Paycheck Protection Program (PPP)

Paycheck Protection Program LawFormer President Donald Trump signed the Paycheck Protection Program Flexibility Act into law on June 5th, 2020.

Under the law, borrowers enjoy more flexibility regarding how and when they can spend money from loans without sacrificing their eligibility for total and complete forgiveness. More specifically, the law relieves businesses in financial distress and at risk of laying off employees. This was mainly in response to the economic conditions caused by the COVID-19 pandemic and an attempt to prevent mass unemployment.

Unfortunately, many borrowers and lenders of these loans have encountered several issues. Some include qualifying for loan forgiveness, responding to fraud investigations, and defending against potential class action liability.

The PPPFA was reinstated in January 2021. This allowed businesses that had previously taken a loan to obtain another loan and businesses that had not taken a loan before to apply for one.

Terms Of The Law

The law that preceded the Paycheck Protection Program Flexibility Act, the Coronavirus Aid, Relief, and Economic Security Act, required borrowers to spend funds they received from loans within eight weeks. The Paycheck Protection Program Flexibility Act extended this to twenty-four weeks. In addition, under the Coronavirus Aid, Relief, and Economic Security Act, borrowers were required to spend 75% of forgiven amounts on the payroll. This changed to 60% with the Flexibility Act. The other 40% could be applied to mortgage interest, utilities, or rent.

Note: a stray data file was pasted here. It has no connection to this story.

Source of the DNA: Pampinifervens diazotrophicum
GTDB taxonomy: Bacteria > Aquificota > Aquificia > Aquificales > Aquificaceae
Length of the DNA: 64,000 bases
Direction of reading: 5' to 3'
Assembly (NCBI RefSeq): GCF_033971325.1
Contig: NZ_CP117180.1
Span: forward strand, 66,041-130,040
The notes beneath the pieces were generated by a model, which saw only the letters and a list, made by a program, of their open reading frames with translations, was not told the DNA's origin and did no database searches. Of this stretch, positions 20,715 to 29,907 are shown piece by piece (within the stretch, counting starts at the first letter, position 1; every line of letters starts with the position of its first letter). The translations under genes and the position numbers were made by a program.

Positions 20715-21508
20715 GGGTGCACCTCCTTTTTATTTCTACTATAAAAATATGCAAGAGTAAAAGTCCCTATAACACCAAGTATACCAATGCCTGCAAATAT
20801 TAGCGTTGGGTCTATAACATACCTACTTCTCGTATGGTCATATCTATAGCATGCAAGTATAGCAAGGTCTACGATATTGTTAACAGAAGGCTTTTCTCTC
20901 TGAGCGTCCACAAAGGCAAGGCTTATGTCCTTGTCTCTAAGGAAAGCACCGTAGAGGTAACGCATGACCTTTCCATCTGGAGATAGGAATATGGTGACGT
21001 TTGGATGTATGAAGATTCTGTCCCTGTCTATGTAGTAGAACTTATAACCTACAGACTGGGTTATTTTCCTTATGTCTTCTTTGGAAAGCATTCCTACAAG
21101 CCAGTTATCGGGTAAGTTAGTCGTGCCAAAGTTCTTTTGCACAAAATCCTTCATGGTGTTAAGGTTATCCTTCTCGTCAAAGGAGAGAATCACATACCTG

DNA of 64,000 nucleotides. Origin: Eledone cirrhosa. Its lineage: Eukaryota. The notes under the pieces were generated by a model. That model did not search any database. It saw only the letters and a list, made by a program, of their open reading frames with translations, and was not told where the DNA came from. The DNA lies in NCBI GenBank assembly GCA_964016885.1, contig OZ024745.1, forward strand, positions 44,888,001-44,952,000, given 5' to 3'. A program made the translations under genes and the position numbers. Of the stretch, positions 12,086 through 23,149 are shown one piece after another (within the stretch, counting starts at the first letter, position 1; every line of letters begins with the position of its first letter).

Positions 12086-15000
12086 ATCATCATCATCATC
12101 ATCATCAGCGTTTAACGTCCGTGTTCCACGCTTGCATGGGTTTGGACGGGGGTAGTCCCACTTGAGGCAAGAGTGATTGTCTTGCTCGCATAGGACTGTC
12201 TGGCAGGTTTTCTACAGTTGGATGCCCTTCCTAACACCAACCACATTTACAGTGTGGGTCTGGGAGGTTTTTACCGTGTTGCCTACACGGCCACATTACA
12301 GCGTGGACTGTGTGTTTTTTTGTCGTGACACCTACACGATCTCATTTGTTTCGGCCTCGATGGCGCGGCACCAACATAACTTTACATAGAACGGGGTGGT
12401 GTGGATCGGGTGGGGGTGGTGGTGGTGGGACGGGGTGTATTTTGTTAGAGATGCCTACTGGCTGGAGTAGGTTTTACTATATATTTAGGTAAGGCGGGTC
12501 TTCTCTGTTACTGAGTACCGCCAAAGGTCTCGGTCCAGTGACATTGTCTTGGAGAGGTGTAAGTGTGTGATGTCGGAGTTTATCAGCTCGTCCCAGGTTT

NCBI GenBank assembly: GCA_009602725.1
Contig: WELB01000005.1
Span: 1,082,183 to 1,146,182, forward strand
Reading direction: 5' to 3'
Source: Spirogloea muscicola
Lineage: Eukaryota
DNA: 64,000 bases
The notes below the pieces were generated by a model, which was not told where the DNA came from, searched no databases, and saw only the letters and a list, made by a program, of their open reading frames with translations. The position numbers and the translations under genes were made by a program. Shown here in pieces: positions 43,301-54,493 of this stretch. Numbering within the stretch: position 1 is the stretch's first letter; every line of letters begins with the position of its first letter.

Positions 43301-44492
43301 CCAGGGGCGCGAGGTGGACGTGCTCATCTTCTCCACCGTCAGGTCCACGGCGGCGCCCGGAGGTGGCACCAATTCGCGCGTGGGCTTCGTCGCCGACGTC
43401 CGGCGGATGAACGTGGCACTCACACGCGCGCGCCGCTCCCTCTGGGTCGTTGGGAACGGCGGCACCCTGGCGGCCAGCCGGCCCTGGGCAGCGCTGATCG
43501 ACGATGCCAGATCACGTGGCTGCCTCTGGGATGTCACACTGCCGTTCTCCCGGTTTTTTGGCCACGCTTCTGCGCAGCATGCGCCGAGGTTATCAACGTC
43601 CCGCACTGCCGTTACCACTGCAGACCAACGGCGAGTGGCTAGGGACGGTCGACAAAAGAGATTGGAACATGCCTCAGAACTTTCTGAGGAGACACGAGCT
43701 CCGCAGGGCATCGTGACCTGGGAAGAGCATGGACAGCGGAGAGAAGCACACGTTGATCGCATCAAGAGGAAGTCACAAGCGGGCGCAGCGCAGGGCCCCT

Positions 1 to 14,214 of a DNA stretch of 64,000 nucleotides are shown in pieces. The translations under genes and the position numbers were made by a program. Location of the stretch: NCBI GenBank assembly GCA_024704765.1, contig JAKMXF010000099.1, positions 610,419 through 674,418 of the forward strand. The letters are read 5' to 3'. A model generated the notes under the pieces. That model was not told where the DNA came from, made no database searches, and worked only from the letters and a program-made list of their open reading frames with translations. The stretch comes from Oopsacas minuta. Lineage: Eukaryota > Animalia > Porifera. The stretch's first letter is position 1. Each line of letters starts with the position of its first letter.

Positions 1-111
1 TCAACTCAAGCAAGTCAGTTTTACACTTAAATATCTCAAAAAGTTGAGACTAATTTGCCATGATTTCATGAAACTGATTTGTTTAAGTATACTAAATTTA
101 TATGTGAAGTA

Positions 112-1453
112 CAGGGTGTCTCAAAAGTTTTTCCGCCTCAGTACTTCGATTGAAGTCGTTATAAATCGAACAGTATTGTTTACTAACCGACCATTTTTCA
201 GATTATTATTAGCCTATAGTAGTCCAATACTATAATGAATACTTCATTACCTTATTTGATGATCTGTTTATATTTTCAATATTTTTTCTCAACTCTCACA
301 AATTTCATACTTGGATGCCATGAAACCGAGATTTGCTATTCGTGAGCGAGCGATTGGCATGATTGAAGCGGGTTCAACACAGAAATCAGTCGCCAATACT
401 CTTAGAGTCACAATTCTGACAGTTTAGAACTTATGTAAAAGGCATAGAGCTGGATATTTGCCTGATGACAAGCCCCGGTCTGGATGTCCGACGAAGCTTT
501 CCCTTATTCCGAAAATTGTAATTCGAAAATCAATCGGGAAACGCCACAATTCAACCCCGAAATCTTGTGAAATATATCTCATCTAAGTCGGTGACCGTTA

The repayment period for PPP loans has since been extended from two to five years. There is a 1% interest rate. As a result, borrowers now have more time to pay off the unforgiven portion of their loan.

Additionally, the payment deferment period, which includes principal, interest, and fees, has been extended from six months after the covered period ends to when the SBA sends the borrower’s loan forgiveness amount to the lender. If the borrower does not apply for forgiveness, the deferral period will last until ten months after the end of the covered period, as per guidance issued by the SBA on June 8th, 2020.

Under the PPP Flexibility Act of 2020, businesses that have received PPP loans can also delay paying their payroll taxes, which was not permitted under the original CARES Act.

How A Paycheck Protection Program Lawyer Can Help

There are several more terms to this law that can be incredibly involved. Understanding them takes time, but a Paycheck Protection Program Lawyer has gone through the law, so you do not have to. Combined with their experience, they can help you understand how your situation is affected by these laws and guide you in the direction best for you and your business.

More Information

The MacNeil Firm Ltd. prides itself on its knowledge of the law and years of experience winning for clients in court. Our PPP fraud attorneys can protect you if wrongly accused of PPP fraud, and our federal criminal defense lawyers can do the same for accusations of other white-collar crimes pertaining to the Paycheck Protection Program. Call us today to learn more.